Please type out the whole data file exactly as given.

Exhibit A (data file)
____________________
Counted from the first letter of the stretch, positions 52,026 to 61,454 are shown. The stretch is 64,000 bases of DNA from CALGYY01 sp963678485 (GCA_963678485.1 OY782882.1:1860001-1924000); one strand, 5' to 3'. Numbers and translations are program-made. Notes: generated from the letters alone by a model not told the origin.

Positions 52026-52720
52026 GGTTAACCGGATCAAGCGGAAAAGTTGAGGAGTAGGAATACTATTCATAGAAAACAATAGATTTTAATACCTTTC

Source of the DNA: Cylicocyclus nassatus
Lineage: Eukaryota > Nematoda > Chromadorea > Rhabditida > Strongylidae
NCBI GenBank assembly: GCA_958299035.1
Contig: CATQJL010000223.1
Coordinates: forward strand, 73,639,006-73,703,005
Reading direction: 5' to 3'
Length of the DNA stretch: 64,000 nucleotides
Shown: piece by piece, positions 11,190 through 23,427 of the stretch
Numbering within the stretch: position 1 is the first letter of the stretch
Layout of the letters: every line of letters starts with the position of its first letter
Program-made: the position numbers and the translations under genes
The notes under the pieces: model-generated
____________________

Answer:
Counted from the first letter of the stretch, positions 52,026 to 61,454 are shown. The stretch is 64,000 bases of DNA from CALGYY01 sp963678485 (GCA_963678485.1 OY782882.1:1860001-1924000); one strand, 5' to 3'. Numbers and translations are program-made. Notes: generated from the letters alone by a model not told the origin.

Positions 52026-52720
52026 GGTTAACCGGATCAAGCGGAAAAGTTGAGGAGTAGGAATACTATTCATAGAAAACAATAGATTTTAATACCTTTC

Source of the DNA: Cylicocyclus nassatus
Lineage: Eukaryota > Nematoda > Chromadorea > Rhabditida > Strongylidae
NCBI GenBank assembly: GCA_958299035.1
Contig: CATQJL010000223.1
Coordinates: forward strand, 73,639,006-73,703,005
Reading direction: 5' to 3'
Length of the DNA stretch: 64,000 nucleotides
Shown: piece by piece, positions 11,190 through 23,427 of the stretch
Numbering within the stretch: position 1 is the first letter of the stretch
Layout of the letters: every line of letters starts with the position of its first letter
Program-made: the position numbers and the translations under genes
The notes under the pieces: model-generated